Tree-Ring-Based Hydrological Records Reconstructions of the Himalayan Rivers: Challenges and Opportunities

Mayank Shekhar*, Parminder Singh Ranhotra, Amalava Bhattacharyya, Ayushi Singh, Rupesh Dhyani, Shaktiman Singh

*Corresponding author for this work

Research output: Chapter in Book/Report/Conference proceedingChapter

3 Citations (Scopus)


Himalayan rivers play a significant role in the survival of the vast population of the Indian subcontinent. Information on the long-term spatio-temporal hydrological variability is required for hydropower generation, irrigation, and flood management. Therefore, there is an urgent need to understand the long-term perspective of the flow of these rivers (also considered as streamflow) which could only be achieved based on proxy data analysis in the absence of observed data. Tree-rings provide an excellent proxy of streamflow to understand the hydrologic variations for a long past beyond the existing instrumental records. The logic behind developing the relationship between tree growth and streamflow is the common climatic factors, mainly precipitation and evapotranspiration controlling the tree growth and streamflow. Here, this chapter presents a review of the available information of tree-ring-based streamflow records and flood events from some of the Himalayan rivers along with fundamental principles followed for the analysis of discharge reconstructions.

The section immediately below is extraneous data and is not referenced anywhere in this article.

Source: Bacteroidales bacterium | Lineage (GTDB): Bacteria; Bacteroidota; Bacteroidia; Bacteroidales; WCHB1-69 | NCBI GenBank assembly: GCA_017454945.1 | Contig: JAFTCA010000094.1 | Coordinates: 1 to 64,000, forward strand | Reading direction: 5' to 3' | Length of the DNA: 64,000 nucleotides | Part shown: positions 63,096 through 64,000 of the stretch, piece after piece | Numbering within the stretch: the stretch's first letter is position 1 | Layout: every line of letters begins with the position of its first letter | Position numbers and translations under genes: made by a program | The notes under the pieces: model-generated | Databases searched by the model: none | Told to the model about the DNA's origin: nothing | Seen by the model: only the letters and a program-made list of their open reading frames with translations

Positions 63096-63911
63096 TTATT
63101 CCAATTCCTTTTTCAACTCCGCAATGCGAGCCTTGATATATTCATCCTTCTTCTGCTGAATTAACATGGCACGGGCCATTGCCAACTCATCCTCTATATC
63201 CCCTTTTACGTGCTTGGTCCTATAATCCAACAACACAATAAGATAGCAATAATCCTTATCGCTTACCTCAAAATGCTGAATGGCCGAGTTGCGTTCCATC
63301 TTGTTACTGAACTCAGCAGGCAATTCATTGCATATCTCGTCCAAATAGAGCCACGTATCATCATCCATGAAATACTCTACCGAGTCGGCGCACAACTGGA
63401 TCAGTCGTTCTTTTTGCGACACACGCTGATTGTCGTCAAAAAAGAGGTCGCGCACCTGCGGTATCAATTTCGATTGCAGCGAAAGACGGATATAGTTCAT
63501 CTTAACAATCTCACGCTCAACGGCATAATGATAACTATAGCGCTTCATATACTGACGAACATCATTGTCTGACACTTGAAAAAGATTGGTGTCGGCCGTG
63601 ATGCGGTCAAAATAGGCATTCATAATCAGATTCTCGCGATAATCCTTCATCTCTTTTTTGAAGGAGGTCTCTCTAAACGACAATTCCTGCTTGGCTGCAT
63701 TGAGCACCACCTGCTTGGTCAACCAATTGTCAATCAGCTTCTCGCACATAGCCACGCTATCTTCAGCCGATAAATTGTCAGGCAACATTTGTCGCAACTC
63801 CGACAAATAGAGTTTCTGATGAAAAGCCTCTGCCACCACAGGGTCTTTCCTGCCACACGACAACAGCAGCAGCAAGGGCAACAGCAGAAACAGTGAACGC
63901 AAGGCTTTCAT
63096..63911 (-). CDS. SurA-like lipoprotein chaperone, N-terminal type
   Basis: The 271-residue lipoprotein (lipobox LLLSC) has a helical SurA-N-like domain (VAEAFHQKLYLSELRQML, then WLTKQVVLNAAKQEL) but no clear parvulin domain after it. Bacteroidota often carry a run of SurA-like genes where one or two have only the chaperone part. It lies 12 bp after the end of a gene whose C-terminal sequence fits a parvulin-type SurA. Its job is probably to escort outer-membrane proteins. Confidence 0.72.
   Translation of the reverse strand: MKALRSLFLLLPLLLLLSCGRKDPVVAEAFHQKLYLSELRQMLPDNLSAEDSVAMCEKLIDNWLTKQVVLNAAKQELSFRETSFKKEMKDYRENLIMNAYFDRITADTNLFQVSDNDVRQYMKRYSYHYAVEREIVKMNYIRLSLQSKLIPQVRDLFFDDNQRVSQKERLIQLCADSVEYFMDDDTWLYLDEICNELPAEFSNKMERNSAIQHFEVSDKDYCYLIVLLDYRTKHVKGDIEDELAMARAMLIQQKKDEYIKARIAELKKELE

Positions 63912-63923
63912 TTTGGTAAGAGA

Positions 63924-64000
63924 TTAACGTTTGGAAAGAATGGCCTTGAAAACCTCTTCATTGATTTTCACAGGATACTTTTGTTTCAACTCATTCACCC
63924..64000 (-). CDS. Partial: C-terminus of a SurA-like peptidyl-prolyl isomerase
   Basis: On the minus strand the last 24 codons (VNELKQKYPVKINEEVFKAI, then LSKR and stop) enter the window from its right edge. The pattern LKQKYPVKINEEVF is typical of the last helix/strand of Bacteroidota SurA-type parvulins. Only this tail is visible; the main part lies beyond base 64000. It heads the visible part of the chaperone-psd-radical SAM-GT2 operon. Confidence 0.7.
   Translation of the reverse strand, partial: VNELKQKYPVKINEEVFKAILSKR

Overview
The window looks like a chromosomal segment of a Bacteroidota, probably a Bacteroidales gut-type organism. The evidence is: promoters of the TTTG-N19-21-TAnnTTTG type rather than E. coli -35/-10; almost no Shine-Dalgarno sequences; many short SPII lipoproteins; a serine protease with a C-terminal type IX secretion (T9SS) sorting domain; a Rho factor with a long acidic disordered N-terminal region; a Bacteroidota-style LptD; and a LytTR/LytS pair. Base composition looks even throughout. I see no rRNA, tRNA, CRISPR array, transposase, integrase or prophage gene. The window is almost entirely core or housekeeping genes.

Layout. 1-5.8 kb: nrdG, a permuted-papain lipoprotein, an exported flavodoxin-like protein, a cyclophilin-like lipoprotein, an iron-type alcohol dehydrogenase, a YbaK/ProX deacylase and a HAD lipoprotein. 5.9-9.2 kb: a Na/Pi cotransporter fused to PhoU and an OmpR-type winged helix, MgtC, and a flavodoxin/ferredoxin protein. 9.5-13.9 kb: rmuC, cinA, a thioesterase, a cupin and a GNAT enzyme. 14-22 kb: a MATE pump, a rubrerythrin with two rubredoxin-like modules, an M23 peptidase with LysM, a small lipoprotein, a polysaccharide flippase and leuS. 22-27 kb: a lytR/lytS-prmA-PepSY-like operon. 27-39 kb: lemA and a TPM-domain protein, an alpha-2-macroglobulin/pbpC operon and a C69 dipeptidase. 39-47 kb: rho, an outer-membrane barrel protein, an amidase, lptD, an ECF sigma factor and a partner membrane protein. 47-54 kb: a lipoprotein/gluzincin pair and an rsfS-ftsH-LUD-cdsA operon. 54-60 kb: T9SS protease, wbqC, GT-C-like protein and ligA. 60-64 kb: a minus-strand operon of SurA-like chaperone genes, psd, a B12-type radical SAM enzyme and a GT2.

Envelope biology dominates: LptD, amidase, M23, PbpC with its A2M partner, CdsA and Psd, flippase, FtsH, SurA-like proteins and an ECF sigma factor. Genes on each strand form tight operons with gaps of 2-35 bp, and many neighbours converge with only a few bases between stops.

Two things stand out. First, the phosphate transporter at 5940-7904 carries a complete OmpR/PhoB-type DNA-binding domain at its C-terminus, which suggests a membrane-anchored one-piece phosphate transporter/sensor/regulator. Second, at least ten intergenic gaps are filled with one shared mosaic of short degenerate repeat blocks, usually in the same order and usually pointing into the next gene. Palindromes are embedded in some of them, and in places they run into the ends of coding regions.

Original languageEnglish
Title of host publicationSpringer Climate
EditorsS. Rani, R. Kumar
Place of PublicationCham
PublisherSpringer Science and Business Media B.V.
Number of pages26
ISBN (Electronic)978-3-030-92782-0
ISBN (Print)978-3-030-92781-3
Publication statusPublished - 2022

Publication series

NameSpringer Climate
ISSN (Print)2352-0698
ISSN (Electronic)2352-0701

Bibliographical note

Funding Information:
The authors express their gratitude to Director, Birbal Sahni Institute of Palaeosciences (BSIP), Lucknow, Uttar Pradesh, India, for encouragement and permission to publish this work (vide: BSIP/RDCC/Publication No.32/2018?19) under the in-house 5.8 project. One of the authors (MS) also acknowledges the Birbal Sahni Research Associate grant from BSIP, Lucknow, Uttar Pradesh, India, and Department of Science and Technology (DST), New Delhi, India, startup grant for Young Scientist under Grant No. SR/FTP/ES?127/2014 sss for the work.


  • Climate change
  • Flood events
  • Himalayan conifers
  • Streamflow reconstruction
  • Tree-ring study


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